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What are the Different Types of Wood Stoves?

Pellet stoves burn eco-friendly wood pellets.
There are various types of wood stoves.
Wood stoves use cut fire wood as an energy source.
Prefab fireplaces use gas burning logs instead of wooden logs.
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  • Written By: Brendan McGuigan
  • Edited By: Niki Foster
  • Last Modified Date: 27 June 2014
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Wood stoves are used primarily for heating spaces, and sometimes for cooking food. They are so named because their source of fuel is wood or a wood derivative, in contrast to gas or electric stoves or radiators.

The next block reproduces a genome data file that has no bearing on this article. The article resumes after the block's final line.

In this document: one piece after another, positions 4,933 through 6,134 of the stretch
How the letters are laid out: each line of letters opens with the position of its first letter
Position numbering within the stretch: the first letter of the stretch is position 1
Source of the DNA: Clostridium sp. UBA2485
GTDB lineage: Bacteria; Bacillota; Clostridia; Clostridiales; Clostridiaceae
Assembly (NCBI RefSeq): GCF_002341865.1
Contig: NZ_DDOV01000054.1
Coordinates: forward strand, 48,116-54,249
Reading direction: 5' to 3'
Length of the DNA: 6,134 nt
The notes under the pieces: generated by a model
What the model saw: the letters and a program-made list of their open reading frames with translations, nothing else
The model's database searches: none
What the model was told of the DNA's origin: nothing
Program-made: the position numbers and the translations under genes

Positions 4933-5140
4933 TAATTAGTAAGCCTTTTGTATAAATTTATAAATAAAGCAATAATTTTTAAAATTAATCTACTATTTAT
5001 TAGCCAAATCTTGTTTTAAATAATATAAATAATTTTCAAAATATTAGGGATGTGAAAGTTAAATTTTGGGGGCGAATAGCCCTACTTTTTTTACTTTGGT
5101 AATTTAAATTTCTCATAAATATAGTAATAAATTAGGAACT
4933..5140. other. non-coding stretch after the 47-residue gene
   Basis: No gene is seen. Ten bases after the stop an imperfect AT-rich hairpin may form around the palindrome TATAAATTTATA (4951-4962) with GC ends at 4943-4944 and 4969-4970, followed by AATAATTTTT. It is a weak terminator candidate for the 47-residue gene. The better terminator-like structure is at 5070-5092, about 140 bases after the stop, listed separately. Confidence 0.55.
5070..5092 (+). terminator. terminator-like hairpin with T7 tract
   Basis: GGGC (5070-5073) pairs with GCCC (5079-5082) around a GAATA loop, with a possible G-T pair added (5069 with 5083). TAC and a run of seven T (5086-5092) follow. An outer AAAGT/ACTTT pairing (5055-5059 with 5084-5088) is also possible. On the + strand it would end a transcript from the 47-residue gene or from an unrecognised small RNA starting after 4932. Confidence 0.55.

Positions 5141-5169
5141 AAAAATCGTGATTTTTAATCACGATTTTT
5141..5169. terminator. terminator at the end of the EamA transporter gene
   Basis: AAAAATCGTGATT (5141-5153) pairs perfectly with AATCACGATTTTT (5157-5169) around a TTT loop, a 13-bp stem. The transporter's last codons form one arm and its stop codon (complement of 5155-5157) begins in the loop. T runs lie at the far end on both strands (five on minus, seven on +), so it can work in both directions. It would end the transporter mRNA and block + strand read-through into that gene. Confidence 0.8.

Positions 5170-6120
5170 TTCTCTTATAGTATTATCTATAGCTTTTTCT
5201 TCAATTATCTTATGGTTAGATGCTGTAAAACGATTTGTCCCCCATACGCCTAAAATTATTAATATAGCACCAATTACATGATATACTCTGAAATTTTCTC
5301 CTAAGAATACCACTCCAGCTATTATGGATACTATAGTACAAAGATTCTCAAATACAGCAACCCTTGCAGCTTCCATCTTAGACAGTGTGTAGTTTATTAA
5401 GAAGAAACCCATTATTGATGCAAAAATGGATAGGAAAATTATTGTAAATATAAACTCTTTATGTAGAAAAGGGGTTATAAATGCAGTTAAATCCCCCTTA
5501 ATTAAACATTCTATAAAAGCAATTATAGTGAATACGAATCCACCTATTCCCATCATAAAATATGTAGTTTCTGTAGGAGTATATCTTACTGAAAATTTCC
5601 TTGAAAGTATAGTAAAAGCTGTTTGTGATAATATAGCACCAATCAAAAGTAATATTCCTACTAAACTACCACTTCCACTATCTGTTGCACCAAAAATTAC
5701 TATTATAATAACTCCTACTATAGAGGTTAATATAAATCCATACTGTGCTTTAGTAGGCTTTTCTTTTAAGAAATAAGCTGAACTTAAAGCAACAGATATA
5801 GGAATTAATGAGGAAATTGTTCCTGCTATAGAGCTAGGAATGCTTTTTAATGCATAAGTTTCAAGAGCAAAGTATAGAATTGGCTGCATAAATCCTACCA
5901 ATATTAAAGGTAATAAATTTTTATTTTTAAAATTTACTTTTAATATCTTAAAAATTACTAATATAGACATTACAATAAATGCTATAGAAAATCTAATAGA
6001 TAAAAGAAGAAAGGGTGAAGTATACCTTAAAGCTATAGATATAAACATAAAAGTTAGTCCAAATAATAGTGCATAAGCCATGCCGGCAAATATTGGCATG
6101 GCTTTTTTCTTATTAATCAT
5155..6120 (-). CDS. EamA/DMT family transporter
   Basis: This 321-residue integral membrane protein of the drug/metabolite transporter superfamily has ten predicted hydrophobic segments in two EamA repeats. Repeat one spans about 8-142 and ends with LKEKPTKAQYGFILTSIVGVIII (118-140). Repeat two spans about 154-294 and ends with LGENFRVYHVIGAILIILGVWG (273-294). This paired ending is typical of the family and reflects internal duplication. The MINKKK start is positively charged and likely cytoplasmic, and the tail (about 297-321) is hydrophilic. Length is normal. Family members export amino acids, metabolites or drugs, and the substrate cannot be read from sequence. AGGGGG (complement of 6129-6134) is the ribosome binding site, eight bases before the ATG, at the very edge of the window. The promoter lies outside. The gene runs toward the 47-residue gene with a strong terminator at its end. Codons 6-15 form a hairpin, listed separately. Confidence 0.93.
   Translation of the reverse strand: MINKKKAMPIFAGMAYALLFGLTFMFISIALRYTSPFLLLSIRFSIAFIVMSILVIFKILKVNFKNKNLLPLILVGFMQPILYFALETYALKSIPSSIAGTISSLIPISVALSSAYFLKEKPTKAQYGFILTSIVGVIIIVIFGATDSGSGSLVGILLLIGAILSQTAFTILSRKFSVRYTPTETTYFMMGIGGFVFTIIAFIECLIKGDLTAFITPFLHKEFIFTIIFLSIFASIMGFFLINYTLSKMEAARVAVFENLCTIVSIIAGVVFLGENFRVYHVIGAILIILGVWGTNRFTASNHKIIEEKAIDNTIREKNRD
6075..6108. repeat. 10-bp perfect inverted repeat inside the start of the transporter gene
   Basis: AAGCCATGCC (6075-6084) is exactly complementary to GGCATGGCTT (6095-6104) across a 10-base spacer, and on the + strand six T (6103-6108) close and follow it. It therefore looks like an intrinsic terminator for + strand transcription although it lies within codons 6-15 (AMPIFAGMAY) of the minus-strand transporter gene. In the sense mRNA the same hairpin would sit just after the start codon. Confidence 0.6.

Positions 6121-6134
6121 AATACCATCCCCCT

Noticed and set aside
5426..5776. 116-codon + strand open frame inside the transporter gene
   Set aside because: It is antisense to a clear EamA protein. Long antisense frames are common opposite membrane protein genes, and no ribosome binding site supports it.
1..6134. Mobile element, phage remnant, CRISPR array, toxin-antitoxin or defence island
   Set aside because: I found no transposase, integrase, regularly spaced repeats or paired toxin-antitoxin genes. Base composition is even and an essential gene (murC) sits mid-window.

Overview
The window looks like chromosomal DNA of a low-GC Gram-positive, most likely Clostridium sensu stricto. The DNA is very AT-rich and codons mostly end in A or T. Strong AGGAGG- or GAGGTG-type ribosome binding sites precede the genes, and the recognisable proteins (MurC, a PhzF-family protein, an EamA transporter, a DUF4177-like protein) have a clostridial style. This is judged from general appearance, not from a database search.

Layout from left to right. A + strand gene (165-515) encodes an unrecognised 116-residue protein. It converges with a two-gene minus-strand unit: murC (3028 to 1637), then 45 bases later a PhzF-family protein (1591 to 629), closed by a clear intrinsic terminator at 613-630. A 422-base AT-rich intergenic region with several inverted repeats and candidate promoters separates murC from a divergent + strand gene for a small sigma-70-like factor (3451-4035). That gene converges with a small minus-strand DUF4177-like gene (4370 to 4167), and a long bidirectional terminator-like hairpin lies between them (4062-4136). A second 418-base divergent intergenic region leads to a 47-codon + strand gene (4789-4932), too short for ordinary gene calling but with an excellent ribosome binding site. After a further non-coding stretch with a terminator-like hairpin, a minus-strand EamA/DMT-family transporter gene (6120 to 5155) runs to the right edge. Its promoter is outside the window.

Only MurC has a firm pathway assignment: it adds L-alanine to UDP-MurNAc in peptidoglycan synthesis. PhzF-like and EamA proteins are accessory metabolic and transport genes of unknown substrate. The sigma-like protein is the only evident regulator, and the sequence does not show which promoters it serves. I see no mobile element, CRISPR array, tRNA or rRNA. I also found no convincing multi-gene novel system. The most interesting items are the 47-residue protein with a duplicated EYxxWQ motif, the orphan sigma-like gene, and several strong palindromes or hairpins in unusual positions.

The first method of using wood to heat a space or provide heat for cooking was in fireplaces. Fireplaces are most often stone-worked insets into the wall of a house, with a base for a fire to be built upon. The front is open, although it may be guarded with a metal or glass screen, allowing heat to radiate out openly. Most fireplaces have some sort of vent opening to the outside to allow smoke to escape and to draw air through to keep the fire burning strongly. The space through which air may pass may be adjustable, allowing the strength of the fire to be moderated.

While stone and brick are traditionally the most popular construction materials for a fireplace, in recent years, prefabricated fireplaces have begun to catch on. These fireplaces usually consist of a metal box with an open front, often with a wooden facade to help it blend in with the rest of the house. Prefab fireplaces are much cheaper than stone or brick ones, though they offer less opportunity for customization and are overall less durable.